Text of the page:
That doesn't mean if you have XP running on some old computer that it will stop working. It does mean that Microsoft will no longer be issuing security patches and updates for XP. So, if hackers find new ways to break into XP, Microsoft won't stop them.
There are still a lot of XP machines out there and not all of them are a decade old. Microsoft allows businesses to downgrade their operating system to any version they want, as long as it's a version that's still supported by Microsoft.
Even today a business can buy a new Windows machine and put XP on it. They do that because they have critical apps that work well with XP, but not great with Windows 7 or 8.
Some 39 percent of the PCs using the Internet these days are using XP, according to Net Marketshare. That compares to about 45 percent using Windows 7 and about 3% using Windows 8. (More PCs actually use Windows Vista at about 5%.)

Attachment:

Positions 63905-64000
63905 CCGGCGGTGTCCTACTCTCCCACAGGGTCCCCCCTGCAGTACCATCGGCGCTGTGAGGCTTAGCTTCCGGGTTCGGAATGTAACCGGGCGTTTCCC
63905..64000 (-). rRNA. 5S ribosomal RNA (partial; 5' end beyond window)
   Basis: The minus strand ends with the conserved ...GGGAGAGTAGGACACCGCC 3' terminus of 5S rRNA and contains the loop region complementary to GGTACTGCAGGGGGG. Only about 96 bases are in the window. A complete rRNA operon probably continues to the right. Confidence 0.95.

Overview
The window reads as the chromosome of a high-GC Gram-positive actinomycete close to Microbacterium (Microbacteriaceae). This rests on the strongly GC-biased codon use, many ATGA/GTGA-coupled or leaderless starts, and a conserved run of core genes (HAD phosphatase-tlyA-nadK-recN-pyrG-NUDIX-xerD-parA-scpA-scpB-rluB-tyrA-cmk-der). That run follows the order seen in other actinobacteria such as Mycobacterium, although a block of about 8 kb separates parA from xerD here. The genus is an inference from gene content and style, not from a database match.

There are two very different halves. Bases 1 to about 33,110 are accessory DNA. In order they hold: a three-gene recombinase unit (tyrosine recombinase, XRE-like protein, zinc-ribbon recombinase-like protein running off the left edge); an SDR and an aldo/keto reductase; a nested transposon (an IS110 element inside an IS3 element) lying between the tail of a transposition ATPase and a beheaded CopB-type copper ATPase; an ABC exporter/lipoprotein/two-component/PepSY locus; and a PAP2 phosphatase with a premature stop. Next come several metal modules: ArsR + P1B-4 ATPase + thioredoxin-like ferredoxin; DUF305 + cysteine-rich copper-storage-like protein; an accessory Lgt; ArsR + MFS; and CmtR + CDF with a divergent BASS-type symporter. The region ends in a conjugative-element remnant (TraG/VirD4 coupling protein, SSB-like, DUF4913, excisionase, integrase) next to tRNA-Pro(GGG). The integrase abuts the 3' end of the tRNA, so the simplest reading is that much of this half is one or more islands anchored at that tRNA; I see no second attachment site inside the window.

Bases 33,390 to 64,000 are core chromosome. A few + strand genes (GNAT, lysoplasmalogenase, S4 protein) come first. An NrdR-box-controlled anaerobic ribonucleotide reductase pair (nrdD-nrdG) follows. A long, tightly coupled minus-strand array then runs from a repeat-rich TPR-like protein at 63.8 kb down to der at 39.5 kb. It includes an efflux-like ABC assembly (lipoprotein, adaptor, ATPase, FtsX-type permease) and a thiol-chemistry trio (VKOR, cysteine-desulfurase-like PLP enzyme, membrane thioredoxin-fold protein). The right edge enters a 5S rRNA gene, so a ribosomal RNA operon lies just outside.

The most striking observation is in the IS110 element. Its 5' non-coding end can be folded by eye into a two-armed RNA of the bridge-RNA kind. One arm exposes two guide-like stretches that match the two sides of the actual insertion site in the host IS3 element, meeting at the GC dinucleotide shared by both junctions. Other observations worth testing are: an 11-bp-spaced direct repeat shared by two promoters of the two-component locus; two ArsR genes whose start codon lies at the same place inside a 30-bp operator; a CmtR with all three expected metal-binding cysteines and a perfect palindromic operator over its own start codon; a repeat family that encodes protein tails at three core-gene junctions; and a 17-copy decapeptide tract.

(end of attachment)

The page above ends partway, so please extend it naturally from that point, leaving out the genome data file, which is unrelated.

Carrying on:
Many of these XP machines are being used by small businesses, so Microsoft is trying to convince them to upgrade by offering them a 15 percent discount on Windows 8 and Office Standard 2013, if both products are purchased together by June 30, Microsoft says.
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